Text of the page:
With Hurricane Dorian now in the rear-view mirror we can breathe a collective sigh of relief.  As we approach the statistical peak of the hurricane season, June and July were particularly wet and August recorded 8.59 inches of rain, 1.31 inches above the historic average of 7.28 inches.  Lake County is at 105% of the year to date rainfall.

As of today, Lake Minnehaha, the reference lake for the Clermont Chain, is at 97.19 ft. MSL, 0.31 ft. (slightly less than 4 inches) below the upper end of the regulatory range, but 0.09 ft. (slightly more than 1 inch) above the target elevation of 97.10 ft. MSL.  The regulatory range is from 96.0 ft. to 97.50 ft.  The lake is about 0.13 ft. (about 1.5 inches) lower than it was at this same time last year.  The combined flow from Big and Little Creeks into Lake Louisa is currently 273 cfs (cubic ft. per second) or 122,577 gpm (gallons per minute).  As a comparison, in October 2017 after Hurricane Irma, the combined flow from Big and Little Creeks was 659 cfs or 289,960 gpm.  The Cherry Lake Dam was opened on August 23rd in advance of approaching Hurricane Dorian.  Currently there is 207 cfs passing through the Cherry Lake dam, 66 cfs less than the flow coming in from Big and Little Creeks.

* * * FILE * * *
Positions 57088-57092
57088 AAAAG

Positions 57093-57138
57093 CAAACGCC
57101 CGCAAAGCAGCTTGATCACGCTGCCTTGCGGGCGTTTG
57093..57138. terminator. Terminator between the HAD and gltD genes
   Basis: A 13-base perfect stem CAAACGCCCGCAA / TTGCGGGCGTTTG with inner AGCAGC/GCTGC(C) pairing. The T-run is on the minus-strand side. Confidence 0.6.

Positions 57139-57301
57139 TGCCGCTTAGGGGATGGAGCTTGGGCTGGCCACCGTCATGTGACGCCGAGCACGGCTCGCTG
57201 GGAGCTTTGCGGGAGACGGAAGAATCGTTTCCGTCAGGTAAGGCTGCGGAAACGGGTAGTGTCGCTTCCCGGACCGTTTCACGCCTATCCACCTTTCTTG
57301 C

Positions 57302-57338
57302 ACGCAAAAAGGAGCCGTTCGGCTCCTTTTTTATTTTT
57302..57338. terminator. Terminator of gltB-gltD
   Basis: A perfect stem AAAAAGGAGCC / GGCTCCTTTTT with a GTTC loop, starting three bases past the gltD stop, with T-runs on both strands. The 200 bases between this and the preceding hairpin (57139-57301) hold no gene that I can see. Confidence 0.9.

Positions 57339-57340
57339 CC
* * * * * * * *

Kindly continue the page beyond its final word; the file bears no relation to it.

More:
For the Harris Chain of Lakes, all the lakes are near the regulatory levels.  Lake Apopka is currently at 66.14 ft. which is 0.30 ft. (about 3.6 inches) above the regulatory level of 65.84 ft.  100% of the flow from Lake Apopka is through NuRF and as of this morning, flow is at 150 cfs or 67,350 gpm (gallons per minute).  The middle lakes (Beauclair, Carlton, Dora, Eustis and Harris) currently average 62.10 ft., which is 0.21 ft. (about 2.5 inches) above the regulatory level of 61.91 ft.  Flow from the middle lakes through the Burrell lock and dam is at 962 cfs or 431,938 gpm (gallons per minute).  For Lake Griffin, the lake is currently at 57.96 ft. which is 0.05 ft. (about 5/8 of an inch) below the regulatory level of 57.91 ft.  Flow from Lake Griffin through the Moss Bluff lock and dam is at 1,428 cfs or 641,172 gpm (gallons per minute).

The rainy season typically continues through September; however the hurricane season usually doesn’t get going until later in the summer and ends November 1st.  Hurricane Irma hit in September 2017 and Hurricane Michael hit the Panhandle as a Category 5 storm in October 2018.

Even though we dodged Hurricane Dorian, the late summer is the peak of hurricane season and the tropics are still active, so please remain vigilant and prepared.  Water Authority staff watches the lake levels closely and will respond as necessary as the summer rainy season and the tropical storm season continues.

Meanwhile, enjoy the great late summer weather and please be safe while out on the lakes.